Casualty numbers were not complete, but more than 100 bodies were reportedly found in the gymnasium where hostages had been held. The head of the crisis center later confirmed at least 60 bodies had been identified, but the number was expected to rise as fighting continued in the school complex.
The regional head of the FSB security service, Valery Andreyev, also told reporters that at least 400 hostages had been freed in the military operation. Local hospital authorities reported about 400 injured, half children, and many in critical condition. Militants had already freed about 26 hostages, all women and children.
Since the militants seized the school Wednesday morning, reporters and Russian military have flooded Beslan, a town of 30,000 in North Ossetia, near border of the breakaway republic of Chechnya.
North Ossetia's president, Alexander Dzasokhov, said the militants had demanded independence for Chechnya.
The final bloody siege began after militants reportedly agreed to let Russia retrieve the bodies of people killed early in the initial raid. As the emergency personnel approached the school, explosions went off and hostages took the noise as a signal to flee, officials said.
Militants opened fire on the fleeing hostages and security forces returned fire.
"I want to point out that no military action was planned. We were planning further talks," Andreyev was quoted as saying by Interfax news agency.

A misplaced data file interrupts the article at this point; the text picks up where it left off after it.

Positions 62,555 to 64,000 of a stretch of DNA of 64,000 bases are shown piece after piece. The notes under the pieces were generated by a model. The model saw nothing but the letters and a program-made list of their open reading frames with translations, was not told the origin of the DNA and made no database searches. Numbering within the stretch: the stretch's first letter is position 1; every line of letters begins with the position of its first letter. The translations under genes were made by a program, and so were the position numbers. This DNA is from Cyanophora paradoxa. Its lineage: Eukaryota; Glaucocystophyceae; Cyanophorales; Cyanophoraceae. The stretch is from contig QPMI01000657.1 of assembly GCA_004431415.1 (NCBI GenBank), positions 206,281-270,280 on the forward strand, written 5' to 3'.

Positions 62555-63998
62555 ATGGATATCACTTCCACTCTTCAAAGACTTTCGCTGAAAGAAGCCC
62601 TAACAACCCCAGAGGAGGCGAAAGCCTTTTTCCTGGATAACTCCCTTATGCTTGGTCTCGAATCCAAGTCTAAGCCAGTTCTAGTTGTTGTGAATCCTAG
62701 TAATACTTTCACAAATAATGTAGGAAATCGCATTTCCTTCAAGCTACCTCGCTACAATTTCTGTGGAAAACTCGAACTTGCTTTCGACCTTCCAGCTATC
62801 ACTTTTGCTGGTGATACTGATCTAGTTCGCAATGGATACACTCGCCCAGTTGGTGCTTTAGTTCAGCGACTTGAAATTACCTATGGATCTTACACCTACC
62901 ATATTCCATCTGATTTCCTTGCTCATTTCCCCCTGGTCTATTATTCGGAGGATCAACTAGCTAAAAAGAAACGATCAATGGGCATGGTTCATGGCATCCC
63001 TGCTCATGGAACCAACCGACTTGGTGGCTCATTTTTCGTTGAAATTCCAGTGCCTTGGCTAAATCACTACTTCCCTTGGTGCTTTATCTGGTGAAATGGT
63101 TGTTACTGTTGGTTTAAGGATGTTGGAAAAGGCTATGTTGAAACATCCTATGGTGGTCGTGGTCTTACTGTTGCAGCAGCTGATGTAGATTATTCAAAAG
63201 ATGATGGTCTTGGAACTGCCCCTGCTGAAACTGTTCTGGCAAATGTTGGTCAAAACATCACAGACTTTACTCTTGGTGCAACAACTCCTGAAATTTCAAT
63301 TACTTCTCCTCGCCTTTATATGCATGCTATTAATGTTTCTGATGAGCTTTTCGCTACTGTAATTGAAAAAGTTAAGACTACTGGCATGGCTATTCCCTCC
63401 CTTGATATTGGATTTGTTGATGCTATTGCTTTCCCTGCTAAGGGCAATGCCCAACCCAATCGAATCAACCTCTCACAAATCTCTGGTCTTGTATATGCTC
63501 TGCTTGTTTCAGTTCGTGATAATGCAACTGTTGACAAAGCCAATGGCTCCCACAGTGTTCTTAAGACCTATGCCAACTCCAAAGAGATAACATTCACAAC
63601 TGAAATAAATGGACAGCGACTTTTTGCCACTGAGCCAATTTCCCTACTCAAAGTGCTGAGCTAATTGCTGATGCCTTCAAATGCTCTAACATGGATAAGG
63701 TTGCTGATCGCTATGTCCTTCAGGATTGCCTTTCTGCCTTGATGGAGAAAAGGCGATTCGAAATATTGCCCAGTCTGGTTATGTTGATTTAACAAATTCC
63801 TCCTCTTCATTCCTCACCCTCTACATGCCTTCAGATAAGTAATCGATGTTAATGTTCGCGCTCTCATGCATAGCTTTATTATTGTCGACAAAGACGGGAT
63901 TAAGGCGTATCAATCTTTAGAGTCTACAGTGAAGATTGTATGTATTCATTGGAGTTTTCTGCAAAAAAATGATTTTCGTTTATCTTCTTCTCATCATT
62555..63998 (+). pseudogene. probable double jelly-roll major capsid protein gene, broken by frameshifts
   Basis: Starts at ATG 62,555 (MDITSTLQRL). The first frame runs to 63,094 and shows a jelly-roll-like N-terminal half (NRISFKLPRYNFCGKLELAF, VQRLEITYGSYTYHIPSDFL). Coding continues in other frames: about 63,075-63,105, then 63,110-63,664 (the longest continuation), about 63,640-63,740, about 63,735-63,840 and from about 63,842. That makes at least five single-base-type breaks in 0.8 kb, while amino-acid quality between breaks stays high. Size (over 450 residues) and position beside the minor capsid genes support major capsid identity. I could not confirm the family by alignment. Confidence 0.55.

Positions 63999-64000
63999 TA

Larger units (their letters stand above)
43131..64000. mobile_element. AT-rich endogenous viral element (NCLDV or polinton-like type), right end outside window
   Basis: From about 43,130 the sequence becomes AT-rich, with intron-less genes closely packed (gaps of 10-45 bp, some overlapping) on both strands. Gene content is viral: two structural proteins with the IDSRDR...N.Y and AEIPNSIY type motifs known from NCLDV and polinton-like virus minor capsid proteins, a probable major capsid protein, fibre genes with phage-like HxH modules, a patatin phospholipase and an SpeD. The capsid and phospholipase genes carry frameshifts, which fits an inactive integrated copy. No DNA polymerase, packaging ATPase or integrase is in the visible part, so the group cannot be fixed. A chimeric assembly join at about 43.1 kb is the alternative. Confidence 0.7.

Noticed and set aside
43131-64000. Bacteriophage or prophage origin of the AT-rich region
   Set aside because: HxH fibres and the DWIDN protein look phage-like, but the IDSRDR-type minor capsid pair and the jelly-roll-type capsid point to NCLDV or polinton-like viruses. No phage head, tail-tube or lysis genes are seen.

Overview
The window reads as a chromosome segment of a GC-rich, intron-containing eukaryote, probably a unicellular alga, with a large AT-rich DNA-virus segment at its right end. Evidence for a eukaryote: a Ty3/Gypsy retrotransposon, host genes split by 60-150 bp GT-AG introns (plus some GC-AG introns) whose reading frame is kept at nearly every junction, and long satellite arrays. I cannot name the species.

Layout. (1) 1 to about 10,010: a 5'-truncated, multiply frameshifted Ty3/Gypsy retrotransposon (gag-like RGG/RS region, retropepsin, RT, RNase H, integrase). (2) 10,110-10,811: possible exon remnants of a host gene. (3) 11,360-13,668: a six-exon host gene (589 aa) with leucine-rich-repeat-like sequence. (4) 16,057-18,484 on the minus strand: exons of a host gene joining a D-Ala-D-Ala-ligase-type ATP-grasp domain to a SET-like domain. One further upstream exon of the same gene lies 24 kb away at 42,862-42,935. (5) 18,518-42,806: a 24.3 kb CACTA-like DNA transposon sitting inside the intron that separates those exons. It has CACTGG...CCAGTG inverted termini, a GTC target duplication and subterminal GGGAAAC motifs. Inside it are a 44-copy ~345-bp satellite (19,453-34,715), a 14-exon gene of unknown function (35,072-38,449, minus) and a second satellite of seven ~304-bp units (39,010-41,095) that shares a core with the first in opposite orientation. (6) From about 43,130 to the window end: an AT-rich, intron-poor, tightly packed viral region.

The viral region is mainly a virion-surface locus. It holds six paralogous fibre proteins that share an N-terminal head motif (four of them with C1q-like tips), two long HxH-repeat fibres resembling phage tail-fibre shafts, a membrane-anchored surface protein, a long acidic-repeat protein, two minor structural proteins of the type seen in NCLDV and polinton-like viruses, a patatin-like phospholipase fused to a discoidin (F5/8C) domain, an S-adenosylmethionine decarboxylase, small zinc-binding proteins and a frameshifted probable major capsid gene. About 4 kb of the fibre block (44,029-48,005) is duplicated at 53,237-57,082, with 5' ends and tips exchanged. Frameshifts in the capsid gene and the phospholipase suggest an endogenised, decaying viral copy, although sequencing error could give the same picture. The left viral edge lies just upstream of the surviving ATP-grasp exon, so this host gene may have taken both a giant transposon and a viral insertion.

"Local people who were armed also then opened fire on the bandits. This did not allow the special forces to do their work effectively," he said.
Televised images showed partially dressed children who had fled the school eagerly drinking water upon reaching safety. The school was reportedly sweltering and the captors had refused offers of food and water.
"They are very cruel people, we are facing a ruthless enemy," said Leonid Roshal, a pediatrician involved in the negotiations.
"I talked with them many times on my cell phone, but every time I ask to give food, water and medicine to the hostages they refuse my request."
The identity of the hostages takers was not immediately established. Lev Dzugayev, a North Ossetian official, told the Associate Press that the attackers might be from Chechnya or Ingushetia. Andreyev told CNN and other reporters that 20 of the hostage takers had been killed in fighting and that at least nine of them appeared to be foreigners from "Arabic" countries.
About a dozen militants escaped with the flood of hostages, according to the Interfax new agency. Gunfire was heard in the town as authorities tried to hunt down the militants. There were also reports that some of the hostage takers were holed-up in the basement of the school.
The school seizure was one of several recent militant attacks against Russia. On Tuesday, a suspected Chechen suicide bomber blew herself up outside a Moscow subway station, killing nine people, and last week 90 people died when two planes crashed due to explosions linked to suspected Chechen bombers.